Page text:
Members of the licensing sub committee made the decision at its meeting in July from which the public and press were excluded.
Minutes of the meeting released this week only refer to the driver as 'Mr S G' and exclude any information which identifies him.
The secrecy surrounding the decision has been criticised by the Chairman of the West Midlands Private Hire Drivers Association, who called for committees to be open to the public.
The conviction for sexual assault was revealed when councillors reviewed Mr S G's license.
They were told that in November 1999, he was convicted of indecent assault on a female under 14 and was jailed for three months by Warley Magistrates .

Speaking at the committee, Mr S G said he was at a fun fair and had sat next to a young girl.
Denying he touched her, he said the child reported him to the police and he was charged.
After adjourning to take legal advice, councillors decided to allow him to keep his PH licence and: "Warn Mr S G in respect of his conduct and the effect any further problems may have on his licence."
The minutes also show the committee's decision to depart from guidelines on sexual offences, was: "Due to the length of time that had lapsed since the conviction, his good driving record and good character."
"Mr S G had held a licence for 12 years and had not received any further convictions."
But Raheel Shah, Chairman of the West Midlands Private Hire Drivers Association, has criticised the decision and the secrecy surrounding it.
"No one with a conviction for sexual assault should be given a Taxi or Private Hire licence, " he said.
"I think meetings of this kind should be open so the public can see what is going on."
In a statement to the LDRS, Sandwell council admitted it knew of Mr S.G's conviction when they originally issued him a licence in 2007.

Explaining it's July decision, a spokesman said: "Sandwell's private hire and hackney carriage licensing policy, introduced in October 2017,requires existing licence holders who committed a serious offence in the past who have been previously licensed by the Committee or officers or Court to appear before the Committee to consider whether or not their licence should be revoked.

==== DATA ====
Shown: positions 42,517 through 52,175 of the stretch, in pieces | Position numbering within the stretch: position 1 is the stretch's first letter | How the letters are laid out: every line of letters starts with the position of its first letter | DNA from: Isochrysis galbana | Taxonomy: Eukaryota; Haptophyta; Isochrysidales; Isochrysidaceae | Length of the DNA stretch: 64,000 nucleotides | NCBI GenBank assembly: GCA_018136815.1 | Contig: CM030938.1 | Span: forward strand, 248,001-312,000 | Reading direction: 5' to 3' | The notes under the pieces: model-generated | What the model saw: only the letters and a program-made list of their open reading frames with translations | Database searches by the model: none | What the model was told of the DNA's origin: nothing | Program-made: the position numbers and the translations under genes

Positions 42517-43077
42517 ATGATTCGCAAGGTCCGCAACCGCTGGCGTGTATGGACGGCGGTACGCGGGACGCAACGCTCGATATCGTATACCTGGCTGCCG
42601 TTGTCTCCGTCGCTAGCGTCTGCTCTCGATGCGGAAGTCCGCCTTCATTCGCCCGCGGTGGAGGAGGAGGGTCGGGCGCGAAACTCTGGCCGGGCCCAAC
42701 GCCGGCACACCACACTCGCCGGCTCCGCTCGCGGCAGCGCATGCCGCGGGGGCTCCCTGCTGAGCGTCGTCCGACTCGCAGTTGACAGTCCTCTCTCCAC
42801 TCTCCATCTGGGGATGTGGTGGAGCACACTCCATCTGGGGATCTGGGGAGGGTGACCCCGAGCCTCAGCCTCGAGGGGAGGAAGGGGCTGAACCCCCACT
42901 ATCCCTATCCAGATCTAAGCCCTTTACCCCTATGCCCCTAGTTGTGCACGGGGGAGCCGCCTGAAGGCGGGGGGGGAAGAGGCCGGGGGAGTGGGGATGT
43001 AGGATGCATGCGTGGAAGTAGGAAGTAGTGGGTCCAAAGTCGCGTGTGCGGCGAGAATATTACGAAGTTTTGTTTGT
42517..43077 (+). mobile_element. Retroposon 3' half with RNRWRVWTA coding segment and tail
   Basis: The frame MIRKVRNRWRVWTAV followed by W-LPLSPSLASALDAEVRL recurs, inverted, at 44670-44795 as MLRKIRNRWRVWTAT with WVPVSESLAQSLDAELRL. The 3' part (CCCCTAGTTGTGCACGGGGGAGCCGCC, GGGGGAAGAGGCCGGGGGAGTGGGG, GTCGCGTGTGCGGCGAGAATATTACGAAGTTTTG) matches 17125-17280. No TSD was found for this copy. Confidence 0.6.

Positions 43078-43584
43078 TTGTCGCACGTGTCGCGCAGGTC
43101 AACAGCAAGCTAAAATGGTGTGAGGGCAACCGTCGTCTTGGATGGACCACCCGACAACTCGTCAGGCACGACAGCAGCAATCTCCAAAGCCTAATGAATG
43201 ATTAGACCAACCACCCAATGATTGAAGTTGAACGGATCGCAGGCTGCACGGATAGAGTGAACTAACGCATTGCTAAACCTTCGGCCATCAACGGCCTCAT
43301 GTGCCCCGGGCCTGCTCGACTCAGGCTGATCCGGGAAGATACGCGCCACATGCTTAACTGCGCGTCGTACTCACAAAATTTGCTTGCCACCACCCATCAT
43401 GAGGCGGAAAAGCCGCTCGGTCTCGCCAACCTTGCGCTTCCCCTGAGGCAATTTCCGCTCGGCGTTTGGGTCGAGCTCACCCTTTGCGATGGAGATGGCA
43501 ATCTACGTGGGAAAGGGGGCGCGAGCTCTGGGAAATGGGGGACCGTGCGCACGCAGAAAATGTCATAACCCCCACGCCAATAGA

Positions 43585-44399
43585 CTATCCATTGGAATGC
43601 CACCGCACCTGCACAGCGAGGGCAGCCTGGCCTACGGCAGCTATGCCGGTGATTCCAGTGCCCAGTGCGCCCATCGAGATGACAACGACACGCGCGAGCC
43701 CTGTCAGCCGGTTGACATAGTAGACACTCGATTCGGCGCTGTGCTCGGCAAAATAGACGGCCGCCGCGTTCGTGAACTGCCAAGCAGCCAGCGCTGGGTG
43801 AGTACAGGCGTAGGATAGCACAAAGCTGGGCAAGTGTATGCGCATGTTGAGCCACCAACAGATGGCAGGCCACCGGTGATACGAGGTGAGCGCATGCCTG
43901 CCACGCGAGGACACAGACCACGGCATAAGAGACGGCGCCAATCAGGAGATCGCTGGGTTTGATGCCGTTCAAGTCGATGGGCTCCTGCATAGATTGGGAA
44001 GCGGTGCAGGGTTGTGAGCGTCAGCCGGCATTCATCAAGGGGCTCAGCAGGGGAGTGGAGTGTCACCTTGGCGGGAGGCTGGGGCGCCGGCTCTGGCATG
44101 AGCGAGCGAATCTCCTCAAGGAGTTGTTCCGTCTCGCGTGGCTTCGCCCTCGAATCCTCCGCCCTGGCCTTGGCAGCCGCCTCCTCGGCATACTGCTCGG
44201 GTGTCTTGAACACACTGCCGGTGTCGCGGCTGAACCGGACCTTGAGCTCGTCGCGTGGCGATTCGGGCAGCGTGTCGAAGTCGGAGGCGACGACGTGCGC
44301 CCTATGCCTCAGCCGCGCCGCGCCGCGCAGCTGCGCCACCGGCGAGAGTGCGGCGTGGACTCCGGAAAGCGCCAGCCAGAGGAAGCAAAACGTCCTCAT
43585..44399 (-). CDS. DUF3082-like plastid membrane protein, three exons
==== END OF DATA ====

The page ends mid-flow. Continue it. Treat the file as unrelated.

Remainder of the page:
"The Licensing Committee will consider each case on its merits and take into account the length of time that has elapsed since the conviction and the drivers conduct and the length of time the licence holder has held a licence."
"The public and press are excluded from the hearing of individual cases. This is to avoid the possible disclosure of exempt information under Schedule 12A to the Local Government Act 1972, relating to an individual and or information relating to any action taken or to be taken in connection with the prevention, investigation or prosecution of crime."

This is similar to the “killer on the Knowledge” case were TfL allowed Shamsul Haque, who murdered his wife and assaulted his daughter, to become a Private Hire Driver and also sign on to the Knowledge program to become a licensed Taxi driver. 

After two mass demonstrations outside Penton Street, the man was thrown off the Knowledge and had his PH licence revoked. 
It also heralded the exit from TfLTPH of many directors and managerial staff at that time, and rightly so. 

Thursday, August 16, 2018

Uber reportedly lost $891 million in the second quarter of 2018 as growth slows

Uber brought in $2.8 billion in revenue in the second quarter of 2018, but ultimately lost $891 million thanks to increased spending by the ride-hailing company, according to Bloomberg

Uber, which is privately held but chooses to report its quarterly earnings to investors and the public, is seeing some growing pains from its massive effort to scale globally. It’s cash-burn rate wasn’t as bad as the same period last year, when the company reported losing roughly $1.1 billion. But it’s a big drop from the previous quarter, when the company posted a rare profit thanks to its decision to sell its businesses in southeast Asia and Russia to local rivals. 

Uber is planning for an initial public offering in the second half of 2019, Uber CEO Dara Khosrowshahi has said. That could be complicated by Uber’s habit of burning large quantities of cash. The company lost $4.5 billion last year, and has burned through $11 billion since launching in 2009. But Uber still has $7.3 billion cash on hand, according to Bloomberg, which certainly gives it some running room before an IPO.